(WASHINGTON) — Incoming House Democratic leader Hakeem Jeffries of New York on Sunday played down the chances of his caucus working with Republicans to elect the chamber’s next speaker as the GOP has wrestled with unifying around their leader, Kevin McCarthy of California.
When pressed by ABC “This Week” anchor George Stephanopoulos on whether he would entertain an agreement with Republican centrists should McCarthy fail to clinch the speakership, given how narrow McCarthy’s majority will be in the next Congress, Jeffries demurred.
“Well, we have to organize on our side and be prepared to hit the ground running on Jan. 3,” Jeffries said, referencing the date that the next speaker will be elected. “They have to organize on their side, and we’ll see what happens.”
“I wouldn’t say that it’s a possibility. Right now, Democrats are preparing to get ourselves ready as we transition temporarily from the majority into the minority,” Jeffries added when Stephanopoulos asked if a speaker who was “willing to compromise” could advance Democrats’ goals. “I think the question right now is what other Republicans are going to do. From our standpoint, we know what our mission is.”
McCarthy, who served as House minority leader for the past four years, is still working to corral the necessary support for his bid to be speaker. A closed-door vote last month saw him clinch the support necessary to be the GOP nominee, but a notable minority of his conference’s members voted against him.
Of the 222 Republicans who will be in the majority next year, five have said they won’t vote for McCarthy to lead them.
“He seems to be having a difficult time at this moment getting to 218. But we’ll see what happens on Jan. 3,” Jeffries said on “This Week” of the number of votes McCarthy would need to win the speakership if the entire House was present.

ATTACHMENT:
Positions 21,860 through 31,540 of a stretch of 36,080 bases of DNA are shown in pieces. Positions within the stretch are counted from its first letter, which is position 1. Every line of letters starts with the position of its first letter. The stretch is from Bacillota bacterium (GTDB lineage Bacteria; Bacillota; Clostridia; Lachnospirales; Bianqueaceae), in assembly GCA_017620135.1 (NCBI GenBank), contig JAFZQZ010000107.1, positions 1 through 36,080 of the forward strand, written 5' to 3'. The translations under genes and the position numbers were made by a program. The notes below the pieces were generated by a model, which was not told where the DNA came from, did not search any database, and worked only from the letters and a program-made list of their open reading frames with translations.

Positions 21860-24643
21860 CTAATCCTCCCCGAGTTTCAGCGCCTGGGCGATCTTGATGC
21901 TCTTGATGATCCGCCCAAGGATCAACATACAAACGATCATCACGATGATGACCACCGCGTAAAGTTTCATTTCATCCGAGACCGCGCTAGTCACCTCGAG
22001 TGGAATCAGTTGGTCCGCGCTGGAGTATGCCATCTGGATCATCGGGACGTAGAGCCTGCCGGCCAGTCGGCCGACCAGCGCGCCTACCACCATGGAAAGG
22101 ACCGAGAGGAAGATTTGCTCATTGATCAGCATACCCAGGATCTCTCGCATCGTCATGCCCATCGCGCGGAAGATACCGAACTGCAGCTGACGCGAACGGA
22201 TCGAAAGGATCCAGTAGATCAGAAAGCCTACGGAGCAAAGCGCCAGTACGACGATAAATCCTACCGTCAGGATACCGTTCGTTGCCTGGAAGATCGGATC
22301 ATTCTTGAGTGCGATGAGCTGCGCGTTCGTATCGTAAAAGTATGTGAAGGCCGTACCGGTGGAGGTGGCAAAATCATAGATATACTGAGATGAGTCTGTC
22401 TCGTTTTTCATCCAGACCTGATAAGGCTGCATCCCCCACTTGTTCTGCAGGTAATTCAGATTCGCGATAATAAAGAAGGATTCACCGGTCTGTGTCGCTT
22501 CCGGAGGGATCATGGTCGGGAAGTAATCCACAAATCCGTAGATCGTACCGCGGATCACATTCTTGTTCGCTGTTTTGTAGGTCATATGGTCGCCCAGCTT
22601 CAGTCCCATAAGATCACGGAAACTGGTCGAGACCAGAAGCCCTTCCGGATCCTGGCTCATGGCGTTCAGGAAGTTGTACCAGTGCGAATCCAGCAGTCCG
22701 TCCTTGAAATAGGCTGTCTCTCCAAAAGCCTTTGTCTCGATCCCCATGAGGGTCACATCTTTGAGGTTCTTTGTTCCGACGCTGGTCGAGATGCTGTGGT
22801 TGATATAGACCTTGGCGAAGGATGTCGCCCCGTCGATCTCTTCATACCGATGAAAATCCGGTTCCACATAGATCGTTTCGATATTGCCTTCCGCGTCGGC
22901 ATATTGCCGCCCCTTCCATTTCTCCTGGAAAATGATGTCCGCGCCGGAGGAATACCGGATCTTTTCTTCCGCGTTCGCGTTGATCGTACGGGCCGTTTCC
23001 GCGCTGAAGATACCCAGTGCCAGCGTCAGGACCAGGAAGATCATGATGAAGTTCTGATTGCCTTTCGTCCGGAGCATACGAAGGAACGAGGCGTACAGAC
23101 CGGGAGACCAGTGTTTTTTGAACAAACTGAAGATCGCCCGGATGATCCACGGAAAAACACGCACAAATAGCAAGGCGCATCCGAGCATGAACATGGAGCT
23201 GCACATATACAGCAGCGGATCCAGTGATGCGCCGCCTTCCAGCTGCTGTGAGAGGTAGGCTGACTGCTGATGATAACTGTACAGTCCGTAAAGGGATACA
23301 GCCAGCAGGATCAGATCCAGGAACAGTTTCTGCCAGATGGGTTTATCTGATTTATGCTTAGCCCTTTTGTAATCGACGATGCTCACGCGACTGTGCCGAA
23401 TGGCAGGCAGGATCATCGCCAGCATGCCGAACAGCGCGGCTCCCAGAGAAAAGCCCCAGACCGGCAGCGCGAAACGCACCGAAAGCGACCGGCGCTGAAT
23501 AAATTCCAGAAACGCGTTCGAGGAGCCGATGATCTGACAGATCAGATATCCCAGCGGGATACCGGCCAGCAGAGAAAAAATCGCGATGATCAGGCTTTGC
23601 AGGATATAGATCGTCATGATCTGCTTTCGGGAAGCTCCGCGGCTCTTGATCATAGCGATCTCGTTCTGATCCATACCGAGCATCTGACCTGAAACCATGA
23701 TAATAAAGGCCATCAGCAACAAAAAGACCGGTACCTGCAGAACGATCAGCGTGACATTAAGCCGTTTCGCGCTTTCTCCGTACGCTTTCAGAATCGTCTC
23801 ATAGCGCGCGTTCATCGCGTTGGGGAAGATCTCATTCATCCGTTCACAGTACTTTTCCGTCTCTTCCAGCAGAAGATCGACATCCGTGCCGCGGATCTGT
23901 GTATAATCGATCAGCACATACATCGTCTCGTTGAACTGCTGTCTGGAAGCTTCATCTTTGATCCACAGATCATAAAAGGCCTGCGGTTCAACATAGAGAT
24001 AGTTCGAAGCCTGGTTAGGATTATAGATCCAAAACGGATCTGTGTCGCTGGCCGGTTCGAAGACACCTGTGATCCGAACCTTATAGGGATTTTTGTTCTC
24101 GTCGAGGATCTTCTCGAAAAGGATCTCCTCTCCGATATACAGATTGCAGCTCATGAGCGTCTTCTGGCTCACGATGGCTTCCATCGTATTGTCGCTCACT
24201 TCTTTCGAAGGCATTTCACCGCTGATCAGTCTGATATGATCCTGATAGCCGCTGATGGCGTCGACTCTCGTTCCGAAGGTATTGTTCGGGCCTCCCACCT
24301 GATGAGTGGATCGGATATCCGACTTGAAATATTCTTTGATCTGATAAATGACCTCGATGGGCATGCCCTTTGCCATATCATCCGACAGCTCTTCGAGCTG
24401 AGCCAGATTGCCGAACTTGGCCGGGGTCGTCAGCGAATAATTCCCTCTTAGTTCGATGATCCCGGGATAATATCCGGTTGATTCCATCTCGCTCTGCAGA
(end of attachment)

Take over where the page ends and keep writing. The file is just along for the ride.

House Democrats will oppose ‘rabbit hole’ of GOP investigations
Jeffries also lambasted what he said was extremism within the GOP, noting that Democrats had been able to find some bipartisan compromises with Republicans during the Trump administration but that similar agreements could be difficult if hardline voices are elevated in the next House majority.
“The question on the other side of the aisle is: What will Republicans do? Are they gonna double and triple down on the extremism that we’ve seen from people like Marjorie Taylor Greene? That would be unfortunate,” he said.
Still, Jeffries said, there were some areas of potential common cause — though he drew a bright line between those opportunities and Republican probes of the White House, which conservatives have said is needed oversight.
“Our mission is to find ways to work with Republicans whenever possible to get things done for the American people, to work on issues related to the economy and inflation and lowing costs, fighting for better paying jobs and safer communities,” Jeffries said. “But we will also oppose them when we must,” he added, “particularly as it relates to any effort to go down this rabbit hole of unnecessary, unconscionable, unacceptable investigations of the administration.”
Jeffries says he’s not a ‘past election denier’
Stephanopoulos asked Jeffries if he had a response to criticism from Republicans like Senate Minority Leader Mitch McConnell, who said Jeffries was a “past election denier” for attacking Trump’s legitimacy as president.
“My view of the situation has been pretty clear: I supported the certification of Donald Trump’s election. I attended his inauguration … At the same time, I will never hesitate in criticizing the former president,” he said.
Jeffries went on to denounce Trump for suggesting on his social media platform this weekend that the Constitution should be overturned because of Trump’s baseless claims of fraud in the 2020 presidential election he lost.
“The Republicans are gonna have to work out their issues with the former president and decide whether they’re gonna break from him and return to some semblance of reasonableness or continue to lean into the extremism, not just of Trump, but of Trumpism,” Jeffries said. “Suspending the Constitution is an extraordinary step, but we’re used to extraordinary statements being made by the former president.”
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